This is the first article of an occasional series where Randal and Susan Dennings will be interviewing coffee professionals from around the world, to gather their insights on how to savour and enjoy great coffees. The first report comes from Norfolk Island, a mere 3 hours’ flight from Sydney in the Pacific (north of New Zealand), where they meet Fred Wong, the man behind Anson Coffee.
Fred has been a long time resident of Norfolk Island, for some 30 years. He first came to Norfolk as a cook in the local Chinese restaurant, but loved it so much that he has now raised his family, sunk his roots (including his coffee trees’) deep into the Norfolk soil and … bought the Chinese restaurant itself! Fred brings to Norfolk all of his experiences from his native Hong Kong and his lifelong determination to make a difference and be the best that he can be. This lifelong passion is evidenced by the love and pride he has grafted onto each of the 2,500 coffee trees growing on his plantation of 3 hectares in picturesque Anson Bay, Norfolk Island.
He stands proudly beside his coffee plantation, which includes two varieties of Arabica coffee, with trees up to 12 years old.
Fred is the one man dynamo behind Anson Coffee, having been involved right from the beginning of the modern Norfolk coffee industry. Although coffee had been grown on Norfolk since convict times, its renaissance was engineered by Norfolk pioneers such as Fred, who became enamoured of the Arabica possibilities and commenced production in the ‘90s.
Fred insists on personal oversight of the whole coffee making process at Anson Bay. He and his family are intimately involved in the day to day running of the whole operation, including tending the coffee bushes and the entire coffee production process. Fred finds Norfolk’s mild climate, generous rainfall and rich soils ideal for Arabica coffee tree growth. Flowering generally begins sometime in January each year, since December can often be the drier time of the year. Fred finds that the flowering begins when the bushes get their first burst of rain in the new year. At Anson Coffee, flowering to harvest is around ten months. Fred says: “The longer the berries stay on the tree, the smoother and less bitter the coffee”.
Harvesting occurs from September to December each year, and Fred prefers to manually pick the berries when ripe and sort them to ensure the highest quality coffee. Each tree can produce up to 5 kg of fruit in ideal conditions. Fred employs the wet coffee processing method. During this process, the cherry skin is separated from the bean using a pulping machine, with fermentation occurring thereafter for 2 – 3 days. The beans are then dried (generally in the sun) and then processed via hulling machines to extract the bean from the shell. The beans are then sorted again, to select the largest beans for roasting. Fred finds these are the ones that make the best tasting coffee!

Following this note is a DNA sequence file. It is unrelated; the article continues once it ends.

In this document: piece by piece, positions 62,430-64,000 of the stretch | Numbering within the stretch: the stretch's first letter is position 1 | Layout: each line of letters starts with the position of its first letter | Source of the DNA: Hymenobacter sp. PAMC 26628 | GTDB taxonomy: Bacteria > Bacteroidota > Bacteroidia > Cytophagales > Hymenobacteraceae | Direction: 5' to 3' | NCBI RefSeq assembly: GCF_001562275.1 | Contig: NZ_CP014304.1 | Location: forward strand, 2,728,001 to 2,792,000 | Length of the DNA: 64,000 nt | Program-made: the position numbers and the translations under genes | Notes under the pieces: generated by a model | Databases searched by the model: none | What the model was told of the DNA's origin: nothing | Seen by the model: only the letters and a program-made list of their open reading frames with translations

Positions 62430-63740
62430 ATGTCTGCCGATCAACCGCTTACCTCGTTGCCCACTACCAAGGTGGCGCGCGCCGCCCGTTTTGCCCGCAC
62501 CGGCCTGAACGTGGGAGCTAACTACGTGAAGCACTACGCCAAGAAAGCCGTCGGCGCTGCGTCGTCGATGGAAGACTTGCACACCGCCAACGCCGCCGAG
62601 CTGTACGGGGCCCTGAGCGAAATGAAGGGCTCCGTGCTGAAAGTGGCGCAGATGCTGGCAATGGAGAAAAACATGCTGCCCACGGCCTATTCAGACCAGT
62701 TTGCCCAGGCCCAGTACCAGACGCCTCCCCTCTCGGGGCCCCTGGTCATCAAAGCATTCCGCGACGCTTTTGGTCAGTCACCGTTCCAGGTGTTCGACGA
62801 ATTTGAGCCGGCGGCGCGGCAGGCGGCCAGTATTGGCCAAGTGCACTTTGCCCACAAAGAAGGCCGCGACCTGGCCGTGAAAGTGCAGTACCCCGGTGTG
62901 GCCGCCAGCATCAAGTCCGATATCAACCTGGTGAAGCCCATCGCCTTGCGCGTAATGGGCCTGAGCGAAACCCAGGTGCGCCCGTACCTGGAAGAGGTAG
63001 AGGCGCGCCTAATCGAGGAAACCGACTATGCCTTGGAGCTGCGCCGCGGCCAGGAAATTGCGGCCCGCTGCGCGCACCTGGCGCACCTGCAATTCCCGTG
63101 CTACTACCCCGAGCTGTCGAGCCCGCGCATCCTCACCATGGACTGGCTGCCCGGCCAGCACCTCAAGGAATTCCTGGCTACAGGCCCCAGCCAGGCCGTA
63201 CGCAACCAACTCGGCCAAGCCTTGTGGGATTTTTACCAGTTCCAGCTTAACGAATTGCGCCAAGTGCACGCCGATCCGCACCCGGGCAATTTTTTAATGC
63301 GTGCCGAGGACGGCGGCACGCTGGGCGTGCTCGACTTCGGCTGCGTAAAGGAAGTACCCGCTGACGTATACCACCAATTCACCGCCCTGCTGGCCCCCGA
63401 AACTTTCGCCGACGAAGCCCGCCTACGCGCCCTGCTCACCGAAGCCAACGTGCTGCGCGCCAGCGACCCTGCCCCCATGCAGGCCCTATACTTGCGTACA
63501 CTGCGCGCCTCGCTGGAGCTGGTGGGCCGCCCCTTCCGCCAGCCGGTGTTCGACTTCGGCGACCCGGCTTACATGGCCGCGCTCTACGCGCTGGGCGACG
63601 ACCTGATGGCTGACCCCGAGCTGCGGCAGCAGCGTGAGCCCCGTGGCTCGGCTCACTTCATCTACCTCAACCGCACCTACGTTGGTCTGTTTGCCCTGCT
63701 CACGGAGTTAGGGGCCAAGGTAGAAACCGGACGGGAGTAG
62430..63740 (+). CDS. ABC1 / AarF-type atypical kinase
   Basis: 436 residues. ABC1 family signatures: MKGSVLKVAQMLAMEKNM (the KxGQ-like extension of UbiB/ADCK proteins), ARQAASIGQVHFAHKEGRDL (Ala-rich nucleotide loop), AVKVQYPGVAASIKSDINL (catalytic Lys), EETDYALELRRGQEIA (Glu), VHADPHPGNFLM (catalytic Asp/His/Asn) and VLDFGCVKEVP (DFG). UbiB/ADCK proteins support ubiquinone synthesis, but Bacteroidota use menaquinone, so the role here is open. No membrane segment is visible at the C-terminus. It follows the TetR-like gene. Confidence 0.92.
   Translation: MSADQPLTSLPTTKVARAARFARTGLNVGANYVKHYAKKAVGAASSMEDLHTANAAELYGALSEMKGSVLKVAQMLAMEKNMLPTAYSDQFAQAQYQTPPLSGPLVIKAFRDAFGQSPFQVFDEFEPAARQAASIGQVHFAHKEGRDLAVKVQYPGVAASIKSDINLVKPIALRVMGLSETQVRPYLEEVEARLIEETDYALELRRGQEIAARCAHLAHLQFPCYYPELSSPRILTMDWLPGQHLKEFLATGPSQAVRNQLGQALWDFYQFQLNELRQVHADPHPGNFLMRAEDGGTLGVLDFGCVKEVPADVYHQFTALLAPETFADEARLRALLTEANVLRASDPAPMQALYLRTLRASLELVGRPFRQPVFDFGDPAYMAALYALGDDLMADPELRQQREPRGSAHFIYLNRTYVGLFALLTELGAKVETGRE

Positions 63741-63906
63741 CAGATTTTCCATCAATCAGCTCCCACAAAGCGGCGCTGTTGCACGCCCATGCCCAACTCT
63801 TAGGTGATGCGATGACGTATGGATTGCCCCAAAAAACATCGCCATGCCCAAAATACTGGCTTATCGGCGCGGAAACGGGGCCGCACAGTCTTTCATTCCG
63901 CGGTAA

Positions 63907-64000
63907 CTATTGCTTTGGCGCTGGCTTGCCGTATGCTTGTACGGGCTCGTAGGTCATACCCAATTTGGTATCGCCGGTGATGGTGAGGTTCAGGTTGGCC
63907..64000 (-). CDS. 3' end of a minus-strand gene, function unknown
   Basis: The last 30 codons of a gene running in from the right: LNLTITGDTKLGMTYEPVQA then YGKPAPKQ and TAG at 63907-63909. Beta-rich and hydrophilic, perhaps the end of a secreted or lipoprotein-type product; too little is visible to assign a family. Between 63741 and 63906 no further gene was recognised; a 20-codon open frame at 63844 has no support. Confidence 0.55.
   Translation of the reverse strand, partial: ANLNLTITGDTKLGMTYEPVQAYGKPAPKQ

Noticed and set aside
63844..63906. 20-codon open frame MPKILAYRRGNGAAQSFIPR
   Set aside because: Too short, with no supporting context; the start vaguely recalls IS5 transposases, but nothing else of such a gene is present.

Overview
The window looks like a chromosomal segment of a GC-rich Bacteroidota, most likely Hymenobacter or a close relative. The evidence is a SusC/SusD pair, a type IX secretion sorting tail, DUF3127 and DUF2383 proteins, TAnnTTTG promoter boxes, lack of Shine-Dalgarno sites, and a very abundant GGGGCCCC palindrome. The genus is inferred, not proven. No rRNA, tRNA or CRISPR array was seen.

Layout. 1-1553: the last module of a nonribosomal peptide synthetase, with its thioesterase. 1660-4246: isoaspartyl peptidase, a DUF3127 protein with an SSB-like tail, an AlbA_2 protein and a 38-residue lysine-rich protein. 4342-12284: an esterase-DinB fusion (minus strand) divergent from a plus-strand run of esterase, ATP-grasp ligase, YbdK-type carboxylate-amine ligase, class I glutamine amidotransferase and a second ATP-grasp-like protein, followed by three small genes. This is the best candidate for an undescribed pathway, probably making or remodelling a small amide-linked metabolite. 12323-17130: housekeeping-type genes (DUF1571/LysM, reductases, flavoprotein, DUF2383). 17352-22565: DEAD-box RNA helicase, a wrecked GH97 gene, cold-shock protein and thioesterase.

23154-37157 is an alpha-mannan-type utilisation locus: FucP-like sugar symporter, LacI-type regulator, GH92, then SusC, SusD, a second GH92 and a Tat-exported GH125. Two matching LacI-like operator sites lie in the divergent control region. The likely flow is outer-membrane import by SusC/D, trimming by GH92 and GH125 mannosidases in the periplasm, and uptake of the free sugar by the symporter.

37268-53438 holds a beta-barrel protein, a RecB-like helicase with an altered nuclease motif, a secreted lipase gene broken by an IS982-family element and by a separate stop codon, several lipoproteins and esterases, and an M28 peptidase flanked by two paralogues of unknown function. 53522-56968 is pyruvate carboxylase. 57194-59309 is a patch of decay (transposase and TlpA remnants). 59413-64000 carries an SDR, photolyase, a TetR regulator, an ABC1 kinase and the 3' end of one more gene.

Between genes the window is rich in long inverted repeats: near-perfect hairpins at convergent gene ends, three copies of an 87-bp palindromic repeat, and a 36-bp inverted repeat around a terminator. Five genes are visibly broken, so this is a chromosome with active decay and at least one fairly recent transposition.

Anson Coffee must be fresh. Accordingly, Fred roasts regularly on the plantation, to ensure the least amount of time between roasting and consumption. Fred says: “We never roast unnecessarily … so we can proudly boast we never sell stale or old coffee”.
Fred is also involved in the island’s tourism industry and has developed one of the houses on the plantation, that is close to 100 years old, into a retail coffee tasting and tour destination, where island visitors can often be seen relaxing while sipping coffee either on the open verandah amongst wafting cool sea breezes or cuddling cosily next to the convict stove (depending on the weather). It’s a great spot to revel in the whole coffee experience – from tree to cup – while enjoying the taste and aroma of the coffee.
“I can’t keep up with the demand for the coffee on the island,” says Fred. This was confirmed by these reporters, as they heard directly the laments from a number of the store and café owners on Norfolk Island in this regard.
Fred sees a big opportunity for further development and sophistication of Anson Coffee’s products over the coming years. He is rightly proud of his achievements and is determined to continue his 100% involvement in every stage of the production, in order to maintain his high standards and ideals of coffee production (and enjoyment).
When next you visit Norfolk Island, we recommend you check out Fred’s plantation for yourselves via the Norfolk Island Anson Coffee Tour.
We look forward to visiting Fred again and will watch with interest the continuing development of the plantation and his ‘coffee dreams’ in the years to come.
About Norfolk Island:
Norfolk Island is situated in the South Pacific and is only a tiny 5 x 8 kilometres. With a cap of approximately 2,700 people on the island at any one time (up to 1,500 of these are visitors), great lifestyle, friendly locals and … cows and geese having right of way on the roads (!) Norfolk island is a welcome, laid back destination for those seeking to escape.
Its climate is mild, rarely reaching over 30°C nor less than 9°C, and its rainfall is so regular, there is no need for reticulated water. The island boasts a history which started with the First Fleet (it was settled within weeks of Sydney), a grim convict settlement plus a later settlement of … wait for it … the descendants of the Bounty mutineers! The island is physically beautiful, with majestic scenes of pines marching to the seashore and idyllic coral bays.